1953-01-01

Wear Prevention by Alkaline Lubricating Oils 530230

SEVEN HUNDRED tons of iron, estimated by the authors to be worn annually from the cylinder bores of American automotive engines, cause an annual engine repair bill believed to exceed $1,000,000,000. A large part of this wear is due to corrosion, particularly in severe service such as gasoline-powered delivery vehicles or stationary diesel installations.
Test results indicate that wear rates can be materially reduced by the use of crankcase lubricating oils containing high concentrations of alkalinity. The authors also present examples of radiochemistry research. Radiotracers are used to prove that oil consumed by the engine carries with it the iron debris which it contained at the moment of consumption.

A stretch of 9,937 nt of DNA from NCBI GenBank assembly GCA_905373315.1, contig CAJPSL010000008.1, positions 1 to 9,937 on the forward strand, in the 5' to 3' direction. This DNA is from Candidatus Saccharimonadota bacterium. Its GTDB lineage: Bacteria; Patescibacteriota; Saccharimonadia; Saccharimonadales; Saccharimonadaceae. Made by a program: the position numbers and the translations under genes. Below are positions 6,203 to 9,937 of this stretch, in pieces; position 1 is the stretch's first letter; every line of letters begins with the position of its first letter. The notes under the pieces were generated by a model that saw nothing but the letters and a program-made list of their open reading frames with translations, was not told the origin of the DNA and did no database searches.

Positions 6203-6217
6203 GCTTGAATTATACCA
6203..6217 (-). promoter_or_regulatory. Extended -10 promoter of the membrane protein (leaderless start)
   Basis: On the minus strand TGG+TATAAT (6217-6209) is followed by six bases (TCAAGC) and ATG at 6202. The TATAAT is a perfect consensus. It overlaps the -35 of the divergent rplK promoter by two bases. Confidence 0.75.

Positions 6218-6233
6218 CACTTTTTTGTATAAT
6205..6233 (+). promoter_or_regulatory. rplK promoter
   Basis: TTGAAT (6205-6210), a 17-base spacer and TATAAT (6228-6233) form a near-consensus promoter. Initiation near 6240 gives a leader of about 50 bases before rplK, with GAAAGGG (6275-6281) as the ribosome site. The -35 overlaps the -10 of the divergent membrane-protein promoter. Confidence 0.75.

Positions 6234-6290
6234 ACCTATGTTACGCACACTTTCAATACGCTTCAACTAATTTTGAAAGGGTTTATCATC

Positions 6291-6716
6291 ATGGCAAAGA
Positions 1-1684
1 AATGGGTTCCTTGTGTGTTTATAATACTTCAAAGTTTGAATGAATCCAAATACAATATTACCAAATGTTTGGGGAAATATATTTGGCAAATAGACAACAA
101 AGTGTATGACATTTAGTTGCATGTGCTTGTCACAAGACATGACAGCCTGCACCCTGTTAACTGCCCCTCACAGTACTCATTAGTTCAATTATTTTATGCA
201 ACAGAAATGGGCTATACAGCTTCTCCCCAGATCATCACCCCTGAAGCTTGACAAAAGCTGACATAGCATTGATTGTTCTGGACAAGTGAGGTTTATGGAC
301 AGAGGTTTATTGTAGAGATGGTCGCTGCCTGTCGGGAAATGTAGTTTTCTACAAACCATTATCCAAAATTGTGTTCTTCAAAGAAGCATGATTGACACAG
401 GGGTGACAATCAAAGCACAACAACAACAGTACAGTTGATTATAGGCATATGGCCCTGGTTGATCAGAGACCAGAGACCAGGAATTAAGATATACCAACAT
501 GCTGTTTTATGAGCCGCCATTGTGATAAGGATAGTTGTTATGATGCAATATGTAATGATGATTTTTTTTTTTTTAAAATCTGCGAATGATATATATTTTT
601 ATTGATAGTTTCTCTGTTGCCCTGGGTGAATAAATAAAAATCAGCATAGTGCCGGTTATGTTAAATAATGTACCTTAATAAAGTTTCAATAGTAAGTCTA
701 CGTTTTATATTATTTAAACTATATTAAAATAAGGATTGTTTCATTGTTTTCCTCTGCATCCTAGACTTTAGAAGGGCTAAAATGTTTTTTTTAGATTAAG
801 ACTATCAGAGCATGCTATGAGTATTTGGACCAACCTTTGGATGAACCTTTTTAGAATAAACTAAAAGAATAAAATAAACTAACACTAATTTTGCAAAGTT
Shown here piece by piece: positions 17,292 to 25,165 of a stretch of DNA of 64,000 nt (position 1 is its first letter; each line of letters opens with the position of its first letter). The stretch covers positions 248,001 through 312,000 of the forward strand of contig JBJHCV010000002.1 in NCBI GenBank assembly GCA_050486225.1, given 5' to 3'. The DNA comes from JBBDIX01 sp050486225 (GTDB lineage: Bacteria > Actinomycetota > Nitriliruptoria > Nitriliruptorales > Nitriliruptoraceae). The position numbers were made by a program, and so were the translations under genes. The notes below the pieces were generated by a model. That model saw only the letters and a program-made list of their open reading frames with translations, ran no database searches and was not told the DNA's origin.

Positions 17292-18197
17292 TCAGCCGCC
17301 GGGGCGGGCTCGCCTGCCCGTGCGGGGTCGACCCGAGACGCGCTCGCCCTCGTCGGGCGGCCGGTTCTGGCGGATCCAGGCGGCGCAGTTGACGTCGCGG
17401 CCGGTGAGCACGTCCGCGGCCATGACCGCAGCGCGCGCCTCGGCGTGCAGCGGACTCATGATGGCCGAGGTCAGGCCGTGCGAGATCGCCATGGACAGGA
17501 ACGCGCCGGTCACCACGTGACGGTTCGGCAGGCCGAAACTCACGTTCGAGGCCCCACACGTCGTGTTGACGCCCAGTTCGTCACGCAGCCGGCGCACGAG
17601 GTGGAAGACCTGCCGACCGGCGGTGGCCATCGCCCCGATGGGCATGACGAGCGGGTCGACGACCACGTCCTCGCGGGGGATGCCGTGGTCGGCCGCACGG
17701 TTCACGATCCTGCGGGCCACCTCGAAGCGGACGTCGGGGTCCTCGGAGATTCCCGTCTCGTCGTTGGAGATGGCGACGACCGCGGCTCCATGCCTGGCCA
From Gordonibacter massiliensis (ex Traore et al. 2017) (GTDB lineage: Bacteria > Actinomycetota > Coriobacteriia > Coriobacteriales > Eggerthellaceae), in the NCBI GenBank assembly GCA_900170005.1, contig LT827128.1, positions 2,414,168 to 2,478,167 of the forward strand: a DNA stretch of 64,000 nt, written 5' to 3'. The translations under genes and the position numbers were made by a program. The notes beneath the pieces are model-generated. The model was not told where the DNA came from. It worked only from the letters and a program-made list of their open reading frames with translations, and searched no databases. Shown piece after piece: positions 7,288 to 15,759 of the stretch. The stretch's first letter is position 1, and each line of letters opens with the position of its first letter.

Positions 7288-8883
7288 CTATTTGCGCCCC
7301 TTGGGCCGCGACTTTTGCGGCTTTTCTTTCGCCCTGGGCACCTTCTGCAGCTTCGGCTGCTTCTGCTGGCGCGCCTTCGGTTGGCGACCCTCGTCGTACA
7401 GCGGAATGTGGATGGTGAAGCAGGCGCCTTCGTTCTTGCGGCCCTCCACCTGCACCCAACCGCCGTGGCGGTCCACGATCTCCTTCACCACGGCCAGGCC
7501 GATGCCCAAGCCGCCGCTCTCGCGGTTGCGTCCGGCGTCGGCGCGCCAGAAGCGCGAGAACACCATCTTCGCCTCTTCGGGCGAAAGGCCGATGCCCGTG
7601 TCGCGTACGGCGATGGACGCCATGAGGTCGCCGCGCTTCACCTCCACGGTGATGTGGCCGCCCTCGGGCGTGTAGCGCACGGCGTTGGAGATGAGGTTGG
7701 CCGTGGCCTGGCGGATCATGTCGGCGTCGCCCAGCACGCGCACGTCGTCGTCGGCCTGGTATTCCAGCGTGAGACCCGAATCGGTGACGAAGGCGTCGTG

Investigations conducted in the laboratory disclosed that corrosion in the cylinder zone is influenced by three factors of about equal importance: (1) high load can cause critical conditions of corrosion; (2) corrosive wear is rapidly accelerated under low cylinder temperatures; and (3) fuel in which the sulfur content has been raised to 1.0% is a wear promoter. But the tests also disclosed that high wear attributable to any or all of these conditions may be reduced by the use of lubricating oils possessing high concentrations of alkalinity.

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